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    Home-working and e-communications with colleagues during COVID-19: impact on psychological health and productivity

    Braithwaite, Elizabeth C, Cooper, Cary and Jones, Marc V (2023) Home-working and e-communications with colleagues during COVID-19: impact on psychological health and productivity. Minerva Psychiatry, 64 (2). pp. 106-117. ISSN 2724-6612

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    Abstract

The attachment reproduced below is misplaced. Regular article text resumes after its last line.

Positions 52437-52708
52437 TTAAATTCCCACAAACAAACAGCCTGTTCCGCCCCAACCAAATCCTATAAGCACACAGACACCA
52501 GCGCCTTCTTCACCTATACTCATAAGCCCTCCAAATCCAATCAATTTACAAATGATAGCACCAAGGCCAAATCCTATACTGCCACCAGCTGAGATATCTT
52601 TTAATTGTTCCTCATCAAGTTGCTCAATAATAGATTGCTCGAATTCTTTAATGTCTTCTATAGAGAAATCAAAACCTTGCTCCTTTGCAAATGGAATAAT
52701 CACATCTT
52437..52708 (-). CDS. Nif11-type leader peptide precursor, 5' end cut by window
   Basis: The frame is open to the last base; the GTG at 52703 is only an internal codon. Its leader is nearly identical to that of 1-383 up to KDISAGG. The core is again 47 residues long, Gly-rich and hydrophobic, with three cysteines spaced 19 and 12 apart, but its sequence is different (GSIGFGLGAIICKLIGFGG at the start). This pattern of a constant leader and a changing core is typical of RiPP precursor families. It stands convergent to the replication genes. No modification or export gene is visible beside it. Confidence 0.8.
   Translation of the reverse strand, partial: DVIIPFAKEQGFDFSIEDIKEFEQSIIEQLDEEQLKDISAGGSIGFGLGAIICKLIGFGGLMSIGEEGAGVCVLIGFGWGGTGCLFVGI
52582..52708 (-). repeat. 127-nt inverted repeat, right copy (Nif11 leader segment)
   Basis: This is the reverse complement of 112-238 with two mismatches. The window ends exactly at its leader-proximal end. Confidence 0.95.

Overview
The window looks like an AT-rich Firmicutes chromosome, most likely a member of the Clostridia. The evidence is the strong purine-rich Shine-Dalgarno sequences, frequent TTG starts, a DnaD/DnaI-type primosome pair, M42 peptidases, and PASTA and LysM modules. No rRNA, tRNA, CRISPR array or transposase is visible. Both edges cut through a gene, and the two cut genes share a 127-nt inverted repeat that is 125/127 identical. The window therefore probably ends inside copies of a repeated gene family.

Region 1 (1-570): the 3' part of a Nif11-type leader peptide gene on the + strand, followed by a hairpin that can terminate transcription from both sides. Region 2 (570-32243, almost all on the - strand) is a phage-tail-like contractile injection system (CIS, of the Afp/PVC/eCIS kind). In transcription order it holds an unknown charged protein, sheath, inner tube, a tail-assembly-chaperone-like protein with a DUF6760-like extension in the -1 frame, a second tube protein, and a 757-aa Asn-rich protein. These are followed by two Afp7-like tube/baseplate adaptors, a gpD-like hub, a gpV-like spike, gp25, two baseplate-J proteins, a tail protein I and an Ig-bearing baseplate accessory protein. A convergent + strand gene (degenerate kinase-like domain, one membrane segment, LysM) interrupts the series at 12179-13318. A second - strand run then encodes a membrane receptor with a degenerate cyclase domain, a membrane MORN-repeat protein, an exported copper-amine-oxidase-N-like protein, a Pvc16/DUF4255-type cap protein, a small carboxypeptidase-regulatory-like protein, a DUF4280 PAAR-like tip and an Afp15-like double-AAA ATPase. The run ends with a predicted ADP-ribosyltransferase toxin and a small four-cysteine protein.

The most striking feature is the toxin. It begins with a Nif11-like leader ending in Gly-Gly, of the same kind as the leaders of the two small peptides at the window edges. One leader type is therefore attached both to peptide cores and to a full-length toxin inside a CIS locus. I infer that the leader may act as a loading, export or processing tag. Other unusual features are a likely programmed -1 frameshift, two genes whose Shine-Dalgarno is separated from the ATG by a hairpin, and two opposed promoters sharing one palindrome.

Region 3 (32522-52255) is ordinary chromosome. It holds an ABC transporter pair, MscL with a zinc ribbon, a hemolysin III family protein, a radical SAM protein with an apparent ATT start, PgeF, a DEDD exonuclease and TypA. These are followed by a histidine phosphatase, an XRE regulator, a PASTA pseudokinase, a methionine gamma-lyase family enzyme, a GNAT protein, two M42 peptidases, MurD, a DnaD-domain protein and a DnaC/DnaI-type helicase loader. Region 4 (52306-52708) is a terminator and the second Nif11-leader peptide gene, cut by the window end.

BACKGROUND: During the COVID-19 pandemic, there has been a wide-scale shift to home working for many employees in the UK. We hypothesized that during the lockdown, employees working from home would rely more heavily on work emails and other forms of e-communications to remain connected to colleagues and the workplace. We additionally hypothesized that an increase in e-communications with colleagues outside of normal working hours would be associated with poorer health and productivity. METHODS: We surveyed 204 full-time UK-based employees during October 2019 (pre-COVID) and during April 2020 (N.=153, during-COVID). Ninety-two participants indicated that they were working exclusively from home during-COVID and were therefore included in analyses. RESULTS: Email volume was higher during-COVID than pre-COVID, and the use of instant messaging and video calls outside of normal working hours increased. Change in email engagement outside of normal working hours was not associated with poorer health and productivity. However, increases in other forms of e-communications during leisure time was associated with poorer physical and mental health. CONCLUSIONS: A legacy of COVID-19 may be to accelerate a trend towards greater levels of home working, therefore understanding how to maintain health and productivity when working from home will be critical to ensure business continuity. Ours is the first study to suggest that increases in work-related video calls, instant messages, and social media engagement outside of normal working hours may be detrimental to employee health.

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